LYNCHBURG, Va. (AP) - The latest in a string of fiery oil-train wrecks brought renewed demands Thursday that the Obama administration quickly tighten regulations governing the burgeoning practice of transporting highly combustible crude by rail.
With production booming in the Bakken oil field along the U.S. northern tier and in Canada, some experts say stronger rules to head off a catastrophe are long overdue. However, drafting and approving new regulations can take months or even years, an elaborate process that involves time to study potential changes and a public comment period before anything is adopted.
In the latest crash, a CSX train carrying Bakken crude from North Dakota derailed Wednesday in downtown Lynchburg, sending three tanker cars into the James River and shooting flames and black smoke into the air. No one was injured, but the wreck prompted an evacuation and worried local residents and officials.
There have been eight other significant accidents in the U.S. and Canada in the past year involving trains hauling crude, and some of them caused considerable damage and deaths, according to the National Transportation Safety Board. Bakken crude ignites more easily than other types.
“Everybody is waiting on them and expecting some significant action,” Grady Cothen, a former Federal Railroad Administration official, said after Wednesday’s wreck. “It’s a front-and-center concern on the part of everybody in rail transportation.”
Transportation Secretary Anthony Foxx has told lawmakers that regulators are working as quickly as they can to get tougher tanker car regulations written and approved.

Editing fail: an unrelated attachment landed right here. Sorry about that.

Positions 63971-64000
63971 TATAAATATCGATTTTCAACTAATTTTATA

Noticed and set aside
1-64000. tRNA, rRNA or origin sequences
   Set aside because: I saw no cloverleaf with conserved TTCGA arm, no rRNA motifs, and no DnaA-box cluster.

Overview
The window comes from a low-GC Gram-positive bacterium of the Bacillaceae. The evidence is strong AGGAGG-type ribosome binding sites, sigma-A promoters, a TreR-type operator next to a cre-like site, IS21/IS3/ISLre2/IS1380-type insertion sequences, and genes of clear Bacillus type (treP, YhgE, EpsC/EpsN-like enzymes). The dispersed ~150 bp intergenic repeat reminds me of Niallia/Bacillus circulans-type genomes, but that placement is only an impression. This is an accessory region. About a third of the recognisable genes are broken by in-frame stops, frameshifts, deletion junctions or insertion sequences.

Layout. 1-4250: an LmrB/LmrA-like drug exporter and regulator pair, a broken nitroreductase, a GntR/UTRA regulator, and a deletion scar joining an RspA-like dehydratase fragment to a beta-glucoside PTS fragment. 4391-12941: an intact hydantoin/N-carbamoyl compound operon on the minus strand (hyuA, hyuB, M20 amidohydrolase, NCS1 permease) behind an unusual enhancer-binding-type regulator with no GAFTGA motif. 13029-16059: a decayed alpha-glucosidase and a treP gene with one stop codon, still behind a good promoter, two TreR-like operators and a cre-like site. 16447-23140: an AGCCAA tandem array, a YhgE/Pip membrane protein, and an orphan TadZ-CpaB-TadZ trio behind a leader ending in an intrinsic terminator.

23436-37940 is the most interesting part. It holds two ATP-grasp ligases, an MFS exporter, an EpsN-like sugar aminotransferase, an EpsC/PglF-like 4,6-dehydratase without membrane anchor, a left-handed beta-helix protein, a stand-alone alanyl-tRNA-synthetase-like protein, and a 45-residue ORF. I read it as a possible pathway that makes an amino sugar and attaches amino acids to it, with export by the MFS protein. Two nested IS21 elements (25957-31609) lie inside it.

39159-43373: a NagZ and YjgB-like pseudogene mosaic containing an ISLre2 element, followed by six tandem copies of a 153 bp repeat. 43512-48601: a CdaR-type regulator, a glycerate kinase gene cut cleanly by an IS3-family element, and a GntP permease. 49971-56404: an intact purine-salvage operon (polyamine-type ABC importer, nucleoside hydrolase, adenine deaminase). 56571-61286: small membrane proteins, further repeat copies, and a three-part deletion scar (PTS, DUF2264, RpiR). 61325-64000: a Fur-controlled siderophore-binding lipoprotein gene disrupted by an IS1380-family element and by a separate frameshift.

But he said some oil companies have failed to provide the data he requested, and he complained that the agency within his department that regulates flammable liquids is understaffed.
“We have a million shipments of hazardous materials moving around this country every day, and we have 50 inspectors,” Foxx told The Associated Press recently.
NTSB investigator Jim Southworth said the train was going 24 mph in a 25 mph zone at the time.
Tom Shahady, a professor of environmental science at Lynchburg College, said erosion around the tracks because of increased development may have contributed to the derailment.
On Thursday, crews used cranes and other heavy equipment to clear the wreck, and workers put a boom around the cars in the water. Nearly all the train’s cars were carrying crude, and each had a capacity of 30,000 gallons, officials said.
“This could have been a whole lot worse,” Mayor Michael A. Gillette said, adding that local officials have virtually no say over railroad operations. “We rely on state and federal government to do the work that needs to be done that our citizens are safe.”
Lorrie Saunders looked at the wreck and said: “It was a miracle it didn’t set the whole town of Lynchburg on fire.”